A court in Myanmar recently sentenced 32-year-old Phillip Blackwood, a tapas bar and lounge manager from New Zealand, and two of his business associates, 40-year-old Tun Thurein and 26-year-old Htut Ko Ko Lwin to two years and six months in prison after finding them guilty of having insulted Buddhism. The three were convicted on March 17 after they published a flyer on V Gastro Bar’s Facebook page last year, depicting Buddha wearing headphones. The conviction comes after the trio removed the ad from the bar’s social media page and posted an apology in its place.
Phil Robertson, deputy director of Human Rights Watch Asia, said while the trio did act in a culturally insensitive manner, they did not do anything so damaging to be sent to prison. Amnesty International, too, demanded for their conviction to be overturned immediately.
Judge Ye Lwin ruled despite Blackwood posting an apology, accusing him of intentionally plotting against Myanmar’s religious belief. Approximately half a dozen Buddhists and monks assembled outside Yangon court to hear Lwin’s verdict. Blackwood told the media however that he would appeal against the ruling.
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Amnesty International recently said the charges against 32-year-old New Zealander Philip Blackwood and two of his Myanmar associates, all of whom were accused of insulting Buddhism, have no basis in international law.
Blackwood appeared before a court in Myanmar on December 18 after being accused of insulting religion because he had used a picture of Buddha to promote an event at the bar he managed. He was refused bail last week, as were Myanmar nationals Tun Thurein, who owns the bar, and Htut Ko Ko Lwin, who manages it with Blackwood. Soon after the trio was led into Yangon court, a mob of hardline Buddhists assembled outside while two dozen police personnel stood close by to keep a watch.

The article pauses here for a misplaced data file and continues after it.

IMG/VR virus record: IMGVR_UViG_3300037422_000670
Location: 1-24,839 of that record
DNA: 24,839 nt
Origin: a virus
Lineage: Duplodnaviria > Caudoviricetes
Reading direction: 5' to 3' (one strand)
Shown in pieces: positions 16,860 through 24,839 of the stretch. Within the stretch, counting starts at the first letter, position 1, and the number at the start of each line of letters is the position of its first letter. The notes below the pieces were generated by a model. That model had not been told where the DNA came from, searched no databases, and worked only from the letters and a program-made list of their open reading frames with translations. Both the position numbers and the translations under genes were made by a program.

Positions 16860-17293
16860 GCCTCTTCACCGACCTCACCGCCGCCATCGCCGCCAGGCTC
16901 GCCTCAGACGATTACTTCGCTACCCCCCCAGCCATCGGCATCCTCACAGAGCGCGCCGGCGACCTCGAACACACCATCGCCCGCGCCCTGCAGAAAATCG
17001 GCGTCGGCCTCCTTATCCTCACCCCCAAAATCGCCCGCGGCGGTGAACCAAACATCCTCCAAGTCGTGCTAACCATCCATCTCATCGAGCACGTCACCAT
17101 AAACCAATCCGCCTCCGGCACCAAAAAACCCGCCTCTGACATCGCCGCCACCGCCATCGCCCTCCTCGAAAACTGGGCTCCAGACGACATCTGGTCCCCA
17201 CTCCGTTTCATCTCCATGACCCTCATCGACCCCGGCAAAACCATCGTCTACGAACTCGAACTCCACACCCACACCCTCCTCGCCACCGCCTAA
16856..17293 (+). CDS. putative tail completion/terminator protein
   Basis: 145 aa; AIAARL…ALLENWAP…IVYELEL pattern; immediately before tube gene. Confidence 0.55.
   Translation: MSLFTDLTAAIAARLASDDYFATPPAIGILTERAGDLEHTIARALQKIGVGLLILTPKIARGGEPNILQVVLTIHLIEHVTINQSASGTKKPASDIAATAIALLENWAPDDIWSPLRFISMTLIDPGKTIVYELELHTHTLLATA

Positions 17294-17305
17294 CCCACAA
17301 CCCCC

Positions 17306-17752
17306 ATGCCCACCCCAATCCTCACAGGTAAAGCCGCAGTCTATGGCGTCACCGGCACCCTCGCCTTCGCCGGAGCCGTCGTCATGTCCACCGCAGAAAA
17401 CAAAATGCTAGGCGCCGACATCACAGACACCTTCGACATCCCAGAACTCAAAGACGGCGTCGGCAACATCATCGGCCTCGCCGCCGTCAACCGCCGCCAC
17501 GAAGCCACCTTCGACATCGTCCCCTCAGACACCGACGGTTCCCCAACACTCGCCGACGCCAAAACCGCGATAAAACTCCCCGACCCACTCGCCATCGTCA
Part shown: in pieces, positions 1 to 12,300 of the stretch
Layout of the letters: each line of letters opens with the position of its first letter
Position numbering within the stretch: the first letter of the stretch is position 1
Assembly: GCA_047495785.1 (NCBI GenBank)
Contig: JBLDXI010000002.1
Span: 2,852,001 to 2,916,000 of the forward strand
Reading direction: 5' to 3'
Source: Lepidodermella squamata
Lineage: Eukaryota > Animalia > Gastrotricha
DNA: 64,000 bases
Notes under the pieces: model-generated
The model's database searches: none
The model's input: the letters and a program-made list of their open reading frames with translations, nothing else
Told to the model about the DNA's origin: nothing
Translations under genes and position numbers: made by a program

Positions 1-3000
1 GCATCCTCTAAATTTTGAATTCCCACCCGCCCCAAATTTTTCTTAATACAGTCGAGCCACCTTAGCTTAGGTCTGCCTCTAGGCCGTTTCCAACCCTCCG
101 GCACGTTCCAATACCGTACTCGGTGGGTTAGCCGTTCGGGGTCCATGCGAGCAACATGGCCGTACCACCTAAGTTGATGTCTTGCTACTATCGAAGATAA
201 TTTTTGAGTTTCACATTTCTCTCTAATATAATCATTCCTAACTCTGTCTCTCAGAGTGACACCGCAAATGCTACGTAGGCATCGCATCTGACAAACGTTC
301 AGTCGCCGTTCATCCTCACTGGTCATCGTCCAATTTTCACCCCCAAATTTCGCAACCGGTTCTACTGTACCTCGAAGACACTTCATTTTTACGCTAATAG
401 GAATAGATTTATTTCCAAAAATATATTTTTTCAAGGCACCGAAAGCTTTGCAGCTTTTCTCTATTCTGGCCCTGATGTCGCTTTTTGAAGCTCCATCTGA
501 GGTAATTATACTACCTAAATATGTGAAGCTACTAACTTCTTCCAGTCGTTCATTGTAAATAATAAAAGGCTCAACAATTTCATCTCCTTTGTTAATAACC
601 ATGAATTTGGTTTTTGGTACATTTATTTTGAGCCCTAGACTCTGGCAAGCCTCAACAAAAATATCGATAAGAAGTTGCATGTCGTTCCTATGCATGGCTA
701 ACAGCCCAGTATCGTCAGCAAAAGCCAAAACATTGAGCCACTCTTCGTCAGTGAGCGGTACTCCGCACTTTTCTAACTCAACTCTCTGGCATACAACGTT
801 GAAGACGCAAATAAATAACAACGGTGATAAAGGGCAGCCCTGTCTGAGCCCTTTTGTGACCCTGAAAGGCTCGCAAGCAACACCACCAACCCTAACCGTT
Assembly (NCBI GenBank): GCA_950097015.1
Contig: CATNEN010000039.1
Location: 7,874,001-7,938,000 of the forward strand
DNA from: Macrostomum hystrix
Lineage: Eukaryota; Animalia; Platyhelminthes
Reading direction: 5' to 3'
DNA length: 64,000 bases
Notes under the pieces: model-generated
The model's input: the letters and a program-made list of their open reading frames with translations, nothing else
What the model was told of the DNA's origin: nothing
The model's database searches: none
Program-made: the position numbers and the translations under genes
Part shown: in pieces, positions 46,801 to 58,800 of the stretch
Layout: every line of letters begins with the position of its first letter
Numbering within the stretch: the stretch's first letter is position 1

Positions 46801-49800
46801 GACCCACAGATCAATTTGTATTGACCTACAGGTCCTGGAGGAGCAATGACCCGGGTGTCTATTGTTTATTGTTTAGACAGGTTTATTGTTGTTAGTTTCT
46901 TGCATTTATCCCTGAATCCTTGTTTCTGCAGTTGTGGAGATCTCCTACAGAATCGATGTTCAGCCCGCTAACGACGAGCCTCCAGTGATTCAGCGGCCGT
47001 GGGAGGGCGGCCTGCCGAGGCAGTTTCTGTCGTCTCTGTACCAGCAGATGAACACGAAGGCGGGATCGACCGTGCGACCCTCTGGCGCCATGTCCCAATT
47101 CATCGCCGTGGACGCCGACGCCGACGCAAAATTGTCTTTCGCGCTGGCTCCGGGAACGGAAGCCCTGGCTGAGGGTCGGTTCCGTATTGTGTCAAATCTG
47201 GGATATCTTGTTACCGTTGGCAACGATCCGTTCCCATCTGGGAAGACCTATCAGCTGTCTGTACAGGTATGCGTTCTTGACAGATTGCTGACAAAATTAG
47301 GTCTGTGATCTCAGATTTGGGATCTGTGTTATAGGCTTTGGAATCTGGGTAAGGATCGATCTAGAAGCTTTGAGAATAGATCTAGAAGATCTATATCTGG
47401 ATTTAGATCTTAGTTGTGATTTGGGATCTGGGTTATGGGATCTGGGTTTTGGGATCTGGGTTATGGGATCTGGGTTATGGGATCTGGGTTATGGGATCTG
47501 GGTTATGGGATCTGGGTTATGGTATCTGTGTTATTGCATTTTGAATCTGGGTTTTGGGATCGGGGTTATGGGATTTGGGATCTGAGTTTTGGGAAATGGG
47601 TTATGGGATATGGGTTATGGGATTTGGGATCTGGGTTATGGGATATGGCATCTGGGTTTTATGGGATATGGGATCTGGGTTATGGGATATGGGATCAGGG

The contentious poster, which featured a psychedelic Buddha wearing headphones, led to widespread protests across the country that has a majority Buddhist population and is, unfortunately, struggling with surging religious nationalism at the moment. The deejay-like Buddha picture offended as many believers in the country possibly because it was seen as warping the perception of Buddha’s general meditative and peaceful appeal. As soon as it sparked outrage however, VGastro Bar pulled down the picture from its Facebook page but by that time, the damage had already been done.
If found guilty of violating the country’s Religion Act, the trio could face lengthy jail terms. Under the act, any person that tries to insult, damage or destroy any religious symbol, can be penalized with a two-year jail term, with an additional two-years given to those that attempt to do the same through written words.
Blackwood’s wife, who also lives in Myanmar, was denied permission to meet with her husband at Yangon’s notorious Insein Prison.
Grant Bayldon, Amnesty’s New Zealand director, said the charges against Blackwood are disproportionate to his offence and urged that he be released from prison immediately. Bayldon drew attention to the number of unjust laws that are prevalent in Myanmar, saying the religious offense law is only one of them.
“There's absolutely no basis under international law for prosecuting people for something as trivial and as simple as this,” Bayldon said. “In fact, freedom of expression is a right that's enshrined in international law and should be respected.”
After the trio’s hearing, Blackwood’s lawyer Mya Thwe said the trio would have no right to appeal a guilty verdict. He said however, the good thing was that none of them had confessed as yet, before saying that the next hearing is on December 26.
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